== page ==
Before I stop talking about the alien design I feel compelled to point out that this franchise spawned a miniature galaxy of tie-in material- books, comics, video games, the baffling idea that it would be a good idea to put Predators and Xenomorphs in the same movie. Some of the people who worked on this stuff decided to try making their own aliens despite suffering the handicap of not being HR Giger. The results were….. not always stellar.

So apart from the awesome looking creatures what made this movie popular enough to warrant an expanded universe? Why did it catch on with so many people?

It’s always difficult to answer a question like that so long after the fact, but if I had to guess I’d say that Alien became movie canon for the same reason a lot of other great horror movies have in the past: it created a symbol. Horror movies have always been good at taking a latent fear that bubbles below the surface in most of their audience and giving it form. Once again the most obvious example of this is Jaws, which pretty much single-handedly immortalized the Great White Shark as the avatar of Thalassophobia (although I would argue that the day someone makes a movie about killer Vampire Squid will be the day Jaw‘s reign of terror comes to an end). Movies like Nosferatu and the 20 million adaptations of Dracula firmly established vampire as symbolic of fear of the night. Pick any number of slasher movies for the fear of the stranger crashing through your window with a steak knife.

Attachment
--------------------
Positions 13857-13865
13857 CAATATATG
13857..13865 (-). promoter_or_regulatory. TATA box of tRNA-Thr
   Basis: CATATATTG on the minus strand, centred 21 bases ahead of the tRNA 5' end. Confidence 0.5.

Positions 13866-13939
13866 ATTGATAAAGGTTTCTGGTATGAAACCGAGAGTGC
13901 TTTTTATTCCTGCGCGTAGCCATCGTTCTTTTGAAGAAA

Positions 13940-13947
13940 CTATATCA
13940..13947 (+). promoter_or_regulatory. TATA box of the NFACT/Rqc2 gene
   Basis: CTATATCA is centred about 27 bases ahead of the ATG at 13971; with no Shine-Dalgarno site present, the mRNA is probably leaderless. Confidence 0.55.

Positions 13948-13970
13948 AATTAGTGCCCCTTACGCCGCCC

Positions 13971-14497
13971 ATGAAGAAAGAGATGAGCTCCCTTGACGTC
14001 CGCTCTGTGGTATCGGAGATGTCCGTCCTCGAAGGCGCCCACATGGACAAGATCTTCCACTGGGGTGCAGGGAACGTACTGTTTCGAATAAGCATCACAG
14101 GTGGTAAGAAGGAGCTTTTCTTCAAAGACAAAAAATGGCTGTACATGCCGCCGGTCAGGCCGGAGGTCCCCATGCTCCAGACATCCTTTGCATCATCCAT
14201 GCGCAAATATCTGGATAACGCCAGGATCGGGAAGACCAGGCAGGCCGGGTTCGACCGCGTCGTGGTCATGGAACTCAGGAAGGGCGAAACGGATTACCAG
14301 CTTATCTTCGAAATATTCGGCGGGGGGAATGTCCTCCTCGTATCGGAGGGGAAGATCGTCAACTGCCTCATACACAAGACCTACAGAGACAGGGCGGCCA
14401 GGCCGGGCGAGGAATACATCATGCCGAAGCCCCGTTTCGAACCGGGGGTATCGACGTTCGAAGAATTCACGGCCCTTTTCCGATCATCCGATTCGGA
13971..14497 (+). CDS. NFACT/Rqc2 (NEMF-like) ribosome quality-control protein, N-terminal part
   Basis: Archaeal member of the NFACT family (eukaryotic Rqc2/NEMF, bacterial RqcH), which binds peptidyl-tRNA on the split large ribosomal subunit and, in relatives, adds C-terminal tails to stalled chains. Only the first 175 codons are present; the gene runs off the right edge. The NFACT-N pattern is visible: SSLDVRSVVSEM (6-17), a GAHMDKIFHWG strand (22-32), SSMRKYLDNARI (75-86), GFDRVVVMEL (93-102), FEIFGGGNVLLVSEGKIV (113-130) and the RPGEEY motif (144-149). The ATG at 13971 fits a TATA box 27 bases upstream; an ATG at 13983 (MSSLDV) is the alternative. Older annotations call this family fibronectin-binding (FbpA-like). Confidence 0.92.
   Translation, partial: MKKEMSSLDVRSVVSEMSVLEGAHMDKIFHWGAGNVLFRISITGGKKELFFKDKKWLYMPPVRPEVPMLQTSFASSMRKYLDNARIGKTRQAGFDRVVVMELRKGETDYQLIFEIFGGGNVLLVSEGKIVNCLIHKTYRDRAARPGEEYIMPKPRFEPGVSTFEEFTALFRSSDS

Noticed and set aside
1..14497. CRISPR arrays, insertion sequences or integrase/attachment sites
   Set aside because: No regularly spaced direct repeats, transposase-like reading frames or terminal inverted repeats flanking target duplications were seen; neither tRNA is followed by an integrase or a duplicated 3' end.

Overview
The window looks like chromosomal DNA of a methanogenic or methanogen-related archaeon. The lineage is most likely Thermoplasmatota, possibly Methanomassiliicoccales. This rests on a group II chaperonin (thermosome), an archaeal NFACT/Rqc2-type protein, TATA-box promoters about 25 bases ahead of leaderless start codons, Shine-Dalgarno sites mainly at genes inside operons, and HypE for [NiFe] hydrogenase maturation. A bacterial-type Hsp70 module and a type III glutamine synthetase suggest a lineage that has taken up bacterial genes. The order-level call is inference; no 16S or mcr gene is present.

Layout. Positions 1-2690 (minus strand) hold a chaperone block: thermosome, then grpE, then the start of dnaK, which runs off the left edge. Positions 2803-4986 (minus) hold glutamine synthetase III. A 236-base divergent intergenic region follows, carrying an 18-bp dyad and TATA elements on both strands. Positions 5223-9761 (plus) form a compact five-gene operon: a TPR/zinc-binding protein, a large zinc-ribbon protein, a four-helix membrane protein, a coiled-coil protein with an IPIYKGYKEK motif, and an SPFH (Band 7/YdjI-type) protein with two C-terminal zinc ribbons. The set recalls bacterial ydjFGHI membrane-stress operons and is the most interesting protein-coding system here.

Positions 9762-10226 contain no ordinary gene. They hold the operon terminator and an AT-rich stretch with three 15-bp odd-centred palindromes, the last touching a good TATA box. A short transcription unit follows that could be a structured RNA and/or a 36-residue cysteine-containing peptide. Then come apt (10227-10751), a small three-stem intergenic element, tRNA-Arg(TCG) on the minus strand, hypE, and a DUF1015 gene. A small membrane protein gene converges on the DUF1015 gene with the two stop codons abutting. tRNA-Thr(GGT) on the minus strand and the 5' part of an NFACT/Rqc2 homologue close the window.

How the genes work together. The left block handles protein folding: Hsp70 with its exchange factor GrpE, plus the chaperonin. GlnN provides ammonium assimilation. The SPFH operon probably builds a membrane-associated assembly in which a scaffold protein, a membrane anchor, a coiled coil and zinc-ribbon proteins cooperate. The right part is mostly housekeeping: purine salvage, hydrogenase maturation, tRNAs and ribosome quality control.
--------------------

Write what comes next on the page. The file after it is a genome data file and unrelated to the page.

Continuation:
So what does the Xenomorph symbolize? And no, it’s not sex, rape, child-birth or penises. That stuff is obviously in there, but I think a lot of people sell the movie short by holding up the sexual imagery as the end-all and be-all ultimate point of the story. I think what Alien really captures is fear of the unknown- the fear that beyond the circle of what’s comfortable and familiar lurks unfathomable horrors that you’re not prepared to deal with.  Obviously what qualifies as comfortable and familiar has varied throughout history, but in modern times when the entire world is familiar to us (or at least that’s what most people like to think) space is the obvious choice.